This article by Jane Gerster, which was published on March 4th, 2014 in thestar.com, indicates that Toronto had doubled the 2013 number of jobs in 2014 but still struggled with an alarmingly high rate of unemployment. The article further notifies that slightly more than 120,000 new jobs were formed in the city. Surprisingly, the high unemployment percentage of 8.4% was still much higher as compared to the various Canadian metropolitan cities. Montreal followed in the rate of unemployment in this region of Canada with a staggering 8% all year round in 2013. A TD economic enthusiast and analyst, Sonny Scarfone, explains that this phenomenon is not dramatic. He asserts that the unemployment rate normally melts with shrinking labor force. In this case, it happened that the labor force was expanding rapidly and so was the rate of unemployment in the city.
It is difficult to assess the reasons why unemployment rate would increase with an increase in jobs. This is absurd only if one focuses on one edge of the economy. As a result, the comprehension of this scenario needs articulate and sane economic minds. This is because coming to a comprehensive conclusion on the drivers of this unlikely economic trend needs incorporation of other economic parameters like population. It is also important to note that a clear analysis of this scenario must involve an analysis of key pillars of the economy.
The article by Jane further talks about the growth of population in not only Toronto but also other western towns like Calgary, Saskatoon Ottawa, Montreal and Edmonton. In most occasions, population growth is always an indicator of increased rate of unemployment in any economy. Owing to the fact that Toronto was leading in the growth of population, the high rate of unemployment in this town can be attributed to the increase in population growth and job increase played an insignificant role in trying to neutralize the situation.
Scarfone noted that the market was ‘overbuilt’ in the sense that housing start percentage was deteriorating steadily with time. These values were down in 2013 at 30% and were forecasted to reduce further to 20% in 2014 and much less in 2015. With these developments, the revival of housing manufacturing industry that was in the verge of collapsing due to the city being ‘overbuilt’ will be key to managing both increase in population and rate of unemployment. Housing is a key component of an economy and must be accorded close monitoring especially with an increase in population. That notwithstanding, development in housing will obviously lead to creation of job opportunities that will not only reduce the rate of unemployment is the city but also create accommodation for the increased population. The market will need to take up the supply and therefore a pullback in the construction industry is imperative.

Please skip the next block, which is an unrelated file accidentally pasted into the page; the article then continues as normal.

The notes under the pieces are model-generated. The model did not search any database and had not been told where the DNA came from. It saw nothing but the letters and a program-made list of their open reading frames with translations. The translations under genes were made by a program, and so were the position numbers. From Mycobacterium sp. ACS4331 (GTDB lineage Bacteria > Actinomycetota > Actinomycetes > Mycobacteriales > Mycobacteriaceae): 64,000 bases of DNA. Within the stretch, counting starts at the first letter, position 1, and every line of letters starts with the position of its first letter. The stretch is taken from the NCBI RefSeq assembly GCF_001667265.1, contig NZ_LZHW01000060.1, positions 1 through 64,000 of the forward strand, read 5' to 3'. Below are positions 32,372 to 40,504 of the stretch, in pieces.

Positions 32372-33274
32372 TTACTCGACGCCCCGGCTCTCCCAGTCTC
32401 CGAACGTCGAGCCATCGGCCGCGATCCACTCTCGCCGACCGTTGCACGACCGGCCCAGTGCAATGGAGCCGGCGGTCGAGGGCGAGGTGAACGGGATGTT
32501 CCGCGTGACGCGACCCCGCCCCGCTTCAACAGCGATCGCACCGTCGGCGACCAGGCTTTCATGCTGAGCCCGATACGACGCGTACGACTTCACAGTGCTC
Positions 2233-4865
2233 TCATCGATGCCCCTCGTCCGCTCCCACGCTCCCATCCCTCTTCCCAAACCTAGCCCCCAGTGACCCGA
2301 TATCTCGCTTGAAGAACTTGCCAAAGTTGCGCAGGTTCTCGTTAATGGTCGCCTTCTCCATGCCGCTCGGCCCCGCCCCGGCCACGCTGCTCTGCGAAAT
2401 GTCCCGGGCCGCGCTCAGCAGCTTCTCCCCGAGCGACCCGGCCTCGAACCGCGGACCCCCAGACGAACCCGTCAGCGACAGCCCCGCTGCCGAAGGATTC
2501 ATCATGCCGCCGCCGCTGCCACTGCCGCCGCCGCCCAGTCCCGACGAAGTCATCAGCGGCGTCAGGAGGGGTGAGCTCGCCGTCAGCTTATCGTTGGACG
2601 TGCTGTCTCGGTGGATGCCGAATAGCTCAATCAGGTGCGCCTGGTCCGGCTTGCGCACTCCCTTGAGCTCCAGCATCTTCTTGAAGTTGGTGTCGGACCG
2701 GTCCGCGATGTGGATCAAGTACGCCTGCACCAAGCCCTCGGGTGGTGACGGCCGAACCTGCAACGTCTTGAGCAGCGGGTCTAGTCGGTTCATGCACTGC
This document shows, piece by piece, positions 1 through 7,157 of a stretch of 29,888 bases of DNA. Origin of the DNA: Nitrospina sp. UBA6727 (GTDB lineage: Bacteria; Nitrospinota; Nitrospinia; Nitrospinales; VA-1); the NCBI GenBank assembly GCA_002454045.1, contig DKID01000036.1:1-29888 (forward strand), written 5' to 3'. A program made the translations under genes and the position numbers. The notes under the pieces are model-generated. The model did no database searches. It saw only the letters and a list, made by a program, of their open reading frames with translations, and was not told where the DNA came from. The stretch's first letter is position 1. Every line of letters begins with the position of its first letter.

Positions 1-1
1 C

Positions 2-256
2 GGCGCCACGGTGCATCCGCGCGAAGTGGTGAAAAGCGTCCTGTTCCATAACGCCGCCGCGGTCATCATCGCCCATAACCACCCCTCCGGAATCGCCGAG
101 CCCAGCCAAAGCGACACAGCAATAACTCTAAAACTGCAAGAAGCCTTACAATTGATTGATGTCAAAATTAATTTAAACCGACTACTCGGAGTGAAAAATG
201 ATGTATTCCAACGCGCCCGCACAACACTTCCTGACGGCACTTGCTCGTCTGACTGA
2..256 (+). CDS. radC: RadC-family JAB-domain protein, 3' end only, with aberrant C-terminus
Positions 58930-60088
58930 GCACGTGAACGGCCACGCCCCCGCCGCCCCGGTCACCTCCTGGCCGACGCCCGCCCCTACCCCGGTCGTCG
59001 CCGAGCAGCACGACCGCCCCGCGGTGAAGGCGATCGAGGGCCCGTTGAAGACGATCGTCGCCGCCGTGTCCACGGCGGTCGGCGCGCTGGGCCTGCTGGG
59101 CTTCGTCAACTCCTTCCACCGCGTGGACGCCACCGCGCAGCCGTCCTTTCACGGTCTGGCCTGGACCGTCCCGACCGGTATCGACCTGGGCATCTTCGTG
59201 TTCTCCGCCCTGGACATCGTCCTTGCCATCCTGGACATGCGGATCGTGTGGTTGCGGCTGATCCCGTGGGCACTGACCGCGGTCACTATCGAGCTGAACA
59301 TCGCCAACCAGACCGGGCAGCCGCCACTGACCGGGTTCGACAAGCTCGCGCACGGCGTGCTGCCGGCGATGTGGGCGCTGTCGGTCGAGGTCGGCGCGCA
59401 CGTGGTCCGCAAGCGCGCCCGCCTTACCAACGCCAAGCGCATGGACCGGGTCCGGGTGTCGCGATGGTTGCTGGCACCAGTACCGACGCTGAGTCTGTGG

As noted in the article, increased job opportunities for an economy are not direct indicators of reduced rate of unemployment. It is important to note that there are quite a number of factors that influence rate of unemployment including population distribution amongst others. In Toronto, for instance, the increase in job opportunities in 2014 was insignificant to reducing the high rate of unemployment due to the high increase in population. Similarly, the dying housing industry in this city would play a significant role in alleviating unemployment in the event that it is revived.
Jane Gerster. “Toronto struggles with unemployment despite the boom in jobs: report.” thestar.com. Toronto Star Newspaper LTD, Tuesday 04th March, 2014. Web. Accessed on 07th March 2014 from http://www.thestar.com/business/economy/2014/03/04/ toronto_struggling_with_unemplo yment_despite_boom_in_jobs_report.html#